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Prosecution: DNA evidence from little girl found on kidnapping suspect’s jeans

The fourth day of the Charles Castle trial was packed with interviews from both the little girl and Charles Castle himself.

KENTON, Ohio — Jurors heard from Charles Castle in his own words for the first time on Thursday. They heard portions of two interviews conducted with Castle by Ohio Bureau of Criminal Investigation Special Agent Jason Snyder.

During that interview, Castle consented to having his minivan, van and phone searched. He also provided DNA samples. When questioned about the little girl, he said she did not know where she was.

During the second interview, when shown what Snyder described as surveillance video showing Castle and the little girl getting into his van, Castle appeared to have trouble seeing the video, indicating it was obstructed by trees. During both of these interviews, the little girl was still missing.

Earlier in the day, jurors heard from both a doctor who treated the little girl and the social worker who conducted the forensic interview.

Dr. Kirstin Crichton, a child abuse pediatrician at Nationwide Children’s Hospital, testified about seeing the effects of what appeared to be strangulation from red ligature marks on the neck to petechiae, which appear as tiny red freckles on the face and neck. Those dots can be an indication of choking or strangulation, where oxygen is cut off and tiny capillaries or blood vessels burst under the skin.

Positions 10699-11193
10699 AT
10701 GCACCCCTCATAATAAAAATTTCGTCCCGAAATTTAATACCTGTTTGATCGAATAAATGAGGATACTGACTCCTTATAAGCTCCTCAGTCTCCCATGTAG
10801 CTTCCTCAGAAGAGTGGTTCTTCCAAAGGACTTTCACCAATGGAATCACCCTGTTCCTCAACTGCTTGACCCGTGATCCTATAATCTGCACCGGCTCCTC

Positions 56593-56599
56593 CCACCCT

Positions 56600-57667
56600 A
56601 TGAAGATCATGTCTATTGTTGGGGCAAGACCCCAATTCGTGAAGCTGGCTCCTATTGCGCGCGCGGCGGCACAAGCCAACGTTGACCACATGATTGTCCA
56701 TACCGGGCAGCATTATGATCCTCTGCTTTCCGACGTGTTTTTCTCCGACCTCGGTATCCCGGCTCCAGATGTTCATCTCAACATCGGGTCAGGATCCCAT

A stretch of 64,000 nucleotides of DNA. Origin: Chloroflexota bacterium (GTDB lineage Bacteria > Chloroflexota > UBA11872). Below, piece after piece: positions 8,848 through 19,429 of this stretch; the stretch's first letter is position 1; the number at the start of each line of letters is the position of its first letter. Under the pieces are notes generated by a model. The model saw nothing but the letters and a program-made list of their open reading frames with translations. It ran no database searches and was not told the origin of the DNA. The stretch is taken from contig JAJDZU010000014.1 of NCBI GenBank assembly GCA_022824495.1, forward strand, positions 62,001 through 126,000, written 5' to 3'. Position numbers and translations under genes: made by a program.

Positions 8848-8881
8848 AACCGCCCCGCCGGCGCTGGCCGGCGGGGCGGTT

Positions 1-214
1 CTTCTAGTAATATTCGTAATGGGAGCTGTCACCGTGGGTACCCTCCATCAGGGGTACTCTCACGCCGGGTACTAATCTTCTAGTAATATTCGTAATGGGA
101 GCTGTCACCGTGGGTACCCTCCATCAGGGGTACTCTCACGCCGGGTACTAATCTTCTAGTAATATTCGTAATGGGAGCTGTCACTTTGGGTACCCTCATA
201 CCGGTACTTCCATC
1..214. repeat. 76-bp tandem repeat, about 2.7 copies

Dr. Crichton also shared that the MRI showed she had suffered brain damage. She said the little girl has faced challenges with vision, walking and cognitive abilities and spent an extended period of time in the hospital.

Jurors also saw a bit of that on display in the videotaped forensic interview of the little girl. She appeared to wobble a bit as she walked to sit on a couch. Throughout the first part of the interview, she appeared playful, turning the lights off and on before finally sitting on the floor to answer some questions.

When asked about what happened to her, she said she did not want to talk about it. But then she shared that she had been kidnapped and left somewhere. She did not detail any sexual abuse or being taken to the basement where she was found.

Alicia Daniels, the licensed social worker who conducted that interview, testified that the little girl has shown signs of incremental disclosure when it comes to her trauma, meaning that she has revealed what happened to her, bit by bit, as a way of testing the reaction of others to that information.

The middle portion of the day focused on DNA evidence, with testimony from three BCI forensic scientists.

The evidence shows a mixture of two DNA contributors on the sample taken from the inner crotch of Charles Castle’s jeans. One was from Castle; the other was from the little girl.

DNA from both of them also was found on the back of the little girl’s neck.

When it came to the swab of the genitals of the little girl, the evidence was a bit more complicated.

An STR test is a standard DNA test and can often determine a finding within an estimated frequency of that data pattern to be one in one trillion. That essentially means it is a very, very close match. A Y-STR test focuses on the Y chromosome, which is only found in men.

The STR test found the little girl’s DNA in her genital region, along with additional DNA that was insufficient to test. That is when scientists testified that a Y-STR test was performed. That test was able to determine that DNA from a male Castle relative was found. But it is important to point out that that test could not narrow it down to Charles Castle himself, only a male member of his family.

Court resumes at 8:30 a.m. Friday.

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